I once went a year without eating bread. It wasn’t a fast or a health kick or anything noble like that. I’m allergic to gluten and moved overseas to work in a country without gluten-free anything. It also happened to be a country without unlimited internet. Each month I would save up my data to Skype family back home or stream a movie. One month I used all my data spending seven hours downloading Rogue One, which never made it to the theater in the town where I lived.
I’d been in my new country for four months when my mom sent over some DVDs. Mixed in amongst some new releases I’d been excited to see was a random movie my mom saw and thought I would like called Kubo and the Two Strings. It looked interesting, but I set it to the side because it also looked dangerous. I was three months into the deep grief of the death of a cherished friend, and Kubo and the Two Strings looked like it could be just honest enough to send me back into the darkness I thought I had crawled my way out of. So, I stuck the DVD on my desk and forgot it existed until months later, as monsoon rains pounded outside. Slipping the DVD into my laptop, surrounded by the cool, rainy air, I was only hoping for something entertaining to pass the time. Instead, what I discovered was a work of art my imagination would use to change my life.
Kubo: If you must blink, do it now. Pay careful attention to everything you see and hear, no matter how unusual it may seem. And please be warned: If you fidget, if you look away, if you forget any part of what I tell you—even for an instant—then our hero will surely perish.—Kubo and the Two Strings
The above lines are spoken by a young boy named Kubo, the protagonist of Kubo and the Two Strings, as the movie opens. From the moment I heard these words, my heart slowed in my chest. Something about them rang true, but what they meant I was yet unsure. As the movie progressed, I learned that Kubo is a storyteller full of joy and imagination, but one who is familiar with suffering and grief in his young life. Throughout the movie, he is hunted by one who seeks to steal his joy, imagination, suffering, and grief—one who seeks to steal his humanity. As Kubo flees his pursuer, he is forced to reckon both with the anguish of loss and what it means to be the one still living. I walked away from this movie with a tiny part of myself healed, but I was back home in America before I was able to give voice as to why. My imagination latched onto an exchange between Kubo and his pursuer that made everything fall into place.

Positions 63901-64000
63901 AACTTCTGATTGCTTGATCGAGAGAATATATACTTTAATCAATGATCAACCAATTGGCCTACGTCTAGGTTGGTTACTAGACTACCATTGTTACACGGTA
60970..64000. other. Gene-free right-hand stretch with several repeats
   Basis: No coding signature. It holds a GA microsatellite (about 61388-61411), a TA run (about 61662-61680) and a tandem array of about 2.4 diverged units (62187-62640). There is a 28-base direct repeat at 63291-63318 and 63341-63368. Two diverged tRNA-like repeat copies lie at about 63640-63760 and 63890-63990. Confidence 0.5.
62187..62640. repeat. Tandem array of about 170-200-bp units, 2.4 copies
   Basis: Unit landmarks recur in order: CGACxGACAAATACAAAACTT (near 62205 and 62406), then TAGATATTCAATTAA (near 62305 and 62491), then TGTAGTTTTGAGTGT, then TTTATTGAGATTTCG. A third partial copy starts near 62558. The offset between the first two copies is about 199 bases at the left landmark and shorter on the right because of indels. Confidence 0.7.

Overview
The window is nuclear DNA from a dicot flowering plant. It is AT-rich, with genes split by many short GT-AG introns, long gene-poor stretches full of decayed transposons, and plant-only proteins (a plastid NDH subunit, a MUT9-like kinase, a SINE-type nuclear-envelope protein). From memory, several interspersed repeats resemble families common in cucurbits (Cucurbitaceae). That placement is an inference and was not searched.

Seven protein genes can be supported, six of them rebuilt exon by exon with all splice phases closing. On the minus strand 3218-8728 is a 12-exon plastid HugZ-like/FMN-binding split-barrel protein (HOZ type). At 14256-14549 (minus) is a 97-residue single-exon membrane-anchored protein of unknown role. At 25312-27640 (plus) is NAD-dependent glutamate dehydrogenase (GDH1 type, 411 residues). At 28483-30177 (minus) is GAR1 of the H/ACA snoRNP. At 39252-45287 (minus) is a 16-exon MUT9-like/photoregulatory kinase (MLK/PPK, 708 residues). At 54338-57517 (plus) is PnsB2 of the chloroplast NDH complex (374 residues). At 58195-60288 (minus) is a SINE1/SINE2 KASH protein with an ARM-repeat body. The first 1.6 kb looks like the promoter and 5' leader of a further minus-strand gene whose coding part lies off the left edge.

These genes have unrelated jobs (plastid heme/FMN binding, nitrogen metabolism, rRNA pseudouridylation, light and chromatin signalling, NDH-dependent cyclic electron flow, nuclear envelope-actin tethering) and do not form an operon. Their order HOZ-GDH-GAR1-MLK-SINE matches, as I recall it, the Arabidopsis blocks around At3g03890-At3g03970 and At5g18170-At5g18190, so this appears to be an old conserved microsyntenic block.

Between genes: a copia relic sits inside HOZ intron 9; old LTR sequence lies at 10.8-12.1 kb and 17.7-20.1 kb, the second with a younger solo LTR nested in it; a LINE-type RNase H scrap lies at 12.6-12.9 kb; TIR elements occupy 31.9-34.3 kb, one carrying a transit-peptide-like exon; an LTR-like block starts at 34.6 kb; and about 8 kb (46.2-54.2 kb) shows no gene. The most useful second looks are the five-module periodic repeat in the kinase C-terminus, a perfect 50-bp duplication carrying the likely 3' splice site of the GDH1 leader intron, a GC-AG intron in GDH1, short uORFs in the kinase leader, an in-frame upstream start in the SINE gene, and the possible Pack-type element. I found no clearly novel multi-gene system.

Moon King: Everything you loved is GONE! Everything you knew has been TAKEN from you!
Kubo: No… it’s in my memories. The most powerful kind of magic there is. It makes us stronger than you’ll ever be. These are the memories of those we have loved and lost. And if we hold their stories deep in our hearts…then you will never take them away from us.—Kubo and the Two Strings
I had been angry since my friend died. Not so much that she had died, but that so many people only seemed to want me to feel better about it. They wanted me to be glad she was no longer suffering. They wanted me to only remember the good times with her and forget the bad. Forget the ache of knowing she was dying for over a year. Forget the utter wrongness of her death. For months I had been raging over it and could not figure out why…until my imagination showed me.
God does not forget, even for an instant, the stories of every single person who is gone.Hannah Mitchell
The memories of my friend are carved deep into my heart, and the stories held there are the only thing not even death can take away from me. But if I blink or look away, if I choose to forget any part of those stories, then my hero will surely perish. To choose to only remember the good like so many wanted would mean forgetting the fullness of my friend’s story. All of her life was precious, not just the parts that hurt less than others. I won’t let my desire for a little less pain loosen my hold on the memories of my friend nestled safely in my heart. Because these memories, they’re a magic stronger than death. And as I live on, they do nothing but make me strong.
Even as my anger soothed and my soul’s wounds began to heal, I still had a problem: God. For months after my friend died, people had been telling me all the peace God wanted to offer me or what great things God would do through this part of my story—how great my testimony would be. Somewhere deep inside me, I felt like maybe God wanted me to forget the pain too. And that was something I just couldn’t do. But as my imagination continued to do its work with Kubo’s story, i